density is the primary measure

Our poetry co-editor Chris LaMay-West and editor-in-chief Rebecca Starks recently had this exchange with Bruce Alford, our Issue #22 featured poet. Here’s what he had to say about the personal nature of the manuscript he has been working on, his ambivalence toward Romanticism, and the way he uses form. 


You stated in your letter to us that you turned to Nietzsche in your poetry, and specifically his philosophy of anti-pity, as a way of working through your parents’ deaths. Could you talk a bit about what Nietzsche’s philosophy means to you?

His philosophy is extreme. His proposition that pity equals weakness in all circumstances should lead to selfishness and brutality. (In fact, he praises these qualities in us.) Yet, I saw heroism in his position, which is one of self-reliance. It is similar to Hemingway’s ‘grace under pressure.’ I use Nietzsche as one would use scripture. If things are going bad, and I feel like crying, I read Nietzsche. He makes me feel like a weakling, and then I straighten up. Furthermore, his philosophy is unstructured and non-systematic, which makes it poetic. It is not reductive or analytical. I like that it appeals to the gut as much as the intellect.


Many of your poems bring together philosophy, writing instruction, and autobiography. What were the challenges in combining these subjects? What do you think it made possible for these poems?

I wanted to do something new and challenging. My intention was to create a different kind of “self-help” book. The idea isn’t exactly new. Many books use poetry to lead to some kind of healing, but I think that this devotional does that in a way not done before. Bringing together philosophy, self-consciousness about writing, and autobiography resulted in a sustained meditative piece on suffering and how to handle that suffering. The most difficult task was finding the right tone. Using biblical language and structure helped cohere the various parts. Also, those three things: philosophy, writing and autobiography (specifically suffering, poverty and loss) happened to be where my interests lay.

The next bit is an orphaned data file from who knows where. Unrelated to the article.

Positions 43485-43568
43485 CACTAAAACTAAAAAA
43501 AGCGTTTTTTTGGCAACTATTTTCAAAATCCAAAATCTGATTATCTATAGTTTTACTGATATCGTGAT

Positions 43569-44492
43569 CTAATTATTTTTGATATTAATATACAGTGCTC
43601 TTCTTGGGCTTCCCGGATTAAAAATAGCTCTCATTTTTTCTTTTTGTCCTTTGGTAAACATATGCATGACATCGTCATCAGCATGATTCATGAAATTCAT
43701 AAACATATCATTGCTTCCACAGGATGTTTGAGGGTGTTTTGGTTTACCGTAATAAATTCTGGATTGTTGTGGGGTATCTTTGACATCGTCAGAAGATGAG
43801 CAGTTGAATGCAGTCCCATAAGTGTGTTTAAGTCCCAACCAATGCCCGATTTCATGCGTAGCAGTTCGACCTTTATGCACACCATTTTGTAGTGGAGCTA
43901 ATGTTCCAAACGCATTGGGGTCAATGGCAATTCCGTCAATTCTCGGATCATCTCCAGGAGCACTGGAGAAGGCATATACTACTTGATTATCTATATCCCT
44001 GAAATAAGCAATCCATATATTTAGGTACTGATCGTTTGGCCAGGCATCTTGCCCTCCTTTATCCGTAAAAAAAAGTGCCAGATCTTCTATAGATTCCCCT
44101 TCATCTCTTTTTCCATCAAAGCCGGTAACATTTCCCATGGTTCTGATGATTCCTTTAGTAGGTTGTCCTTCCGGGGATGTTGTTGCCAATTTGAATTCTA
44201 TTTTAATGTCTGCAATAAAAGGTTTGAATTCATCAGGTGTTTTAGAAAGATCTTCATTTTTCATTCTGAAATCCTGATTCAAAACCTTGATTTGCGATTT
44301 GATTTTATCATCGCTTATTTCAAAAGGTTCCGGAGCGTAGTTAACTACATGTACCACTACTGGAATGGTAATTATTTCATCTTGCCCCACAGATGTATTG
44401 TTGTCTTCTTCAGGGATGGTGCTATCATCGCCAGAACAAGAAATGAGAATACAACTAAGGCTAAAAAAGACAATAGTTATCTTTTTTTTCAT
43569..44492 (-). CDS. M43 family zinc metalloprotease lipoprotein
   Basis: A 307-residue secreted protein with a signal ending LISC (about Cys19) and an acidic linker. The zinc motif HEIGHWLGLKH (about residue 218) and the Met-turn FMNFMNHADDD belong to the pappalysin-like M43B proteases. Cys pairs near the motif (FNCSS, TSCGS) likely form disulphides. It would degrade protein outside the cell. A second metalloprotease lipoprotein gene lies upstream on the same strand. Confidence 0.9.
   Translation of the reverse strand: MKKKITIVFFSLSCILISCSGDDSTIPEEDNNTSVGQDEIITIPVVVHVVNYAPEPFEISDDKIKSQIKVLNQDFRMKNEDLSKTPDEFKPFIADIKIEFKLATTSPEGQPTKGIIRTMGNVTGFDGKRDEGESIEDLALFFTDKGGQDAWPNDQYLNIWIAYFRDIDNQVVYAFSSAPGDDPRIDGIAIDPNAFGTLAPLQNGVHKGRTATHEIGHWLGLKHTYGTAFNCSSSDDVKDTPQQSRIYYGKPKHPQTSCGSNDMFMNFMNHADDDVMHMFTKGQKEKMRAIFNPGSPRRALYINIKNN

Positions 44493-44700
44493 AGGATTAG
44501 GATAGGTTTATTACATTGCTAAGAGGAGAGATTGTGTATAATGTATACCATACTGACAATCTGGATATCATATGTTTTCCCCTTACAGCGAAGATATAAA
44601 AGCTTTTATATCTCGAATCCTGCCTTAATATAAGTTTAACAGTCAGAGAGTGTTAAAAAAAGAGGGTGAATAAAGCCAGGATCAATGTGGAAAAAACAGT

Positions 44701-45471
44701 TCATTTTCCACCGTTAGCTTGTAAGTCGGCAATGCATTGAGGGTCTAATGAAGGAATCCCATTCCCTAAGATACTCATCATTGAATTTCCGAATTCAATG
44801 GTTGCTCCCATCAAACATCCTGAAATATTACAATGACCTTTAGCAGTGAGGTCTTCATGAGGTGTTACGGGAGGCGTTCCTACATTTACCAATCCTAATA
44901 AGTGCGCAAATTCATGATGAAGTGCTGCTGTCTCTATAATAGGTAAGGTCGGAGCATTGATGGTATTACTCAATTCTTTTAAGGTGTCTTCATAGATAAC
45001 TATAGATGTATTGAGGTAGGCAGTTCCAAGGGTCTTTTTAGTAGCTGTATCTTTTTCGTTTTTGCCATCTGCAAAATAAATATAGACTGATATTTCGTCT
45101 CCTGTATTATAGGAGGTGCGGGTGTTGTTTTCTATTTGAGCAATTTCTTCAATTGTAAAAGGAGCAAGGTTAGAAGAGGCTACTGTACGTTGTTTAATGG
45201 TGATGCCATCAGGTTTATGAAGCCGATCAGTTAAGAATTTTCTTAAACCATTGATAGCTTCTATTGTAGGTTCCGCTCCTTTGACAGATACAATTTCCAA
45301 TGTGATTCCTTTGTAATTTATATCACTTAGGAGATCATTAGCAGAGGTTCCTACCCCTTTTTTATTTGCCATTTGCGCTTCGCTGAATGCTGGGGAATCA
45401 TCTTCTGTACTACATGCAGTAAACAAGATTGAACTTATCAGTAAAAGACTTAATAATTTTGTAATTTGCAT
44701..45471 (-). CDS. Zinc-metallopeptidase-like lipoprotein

These poems are in response to the loss of your parents, but don’t speak directly of them, other than of your mother’s house. Do you show more of them in other poems?

This book, which is 240 pages, is essentially one long poem that deals with suffering and loss. I write about my mother’s death from lung cancer and my father’s death from West Nile Virus in several places. I write more about my mother, however, because I use “mother” as a symbol for comfort. I used the mother-symbol as a foil to Nietzsche’s anti-pity.


You mention that these are part of a manuscript titled Alford’s Devotional. Do you think of these poems as akin to prayer?

The entire manuscript is a prayer, a meditation. That was the intention. The language works that way.


In “Mating Season,” “you” are finally able to sleep when “you put aside desire and belief.” That was fascinating to us, both the idea of being able to do it, and the necessity of doing so in order to be able to sleep. Could you talk about that idea?

O sleep, O gentle sleep,

Natures soft nurse, how have I frightened thee

that thou no more wilt my eyelids down…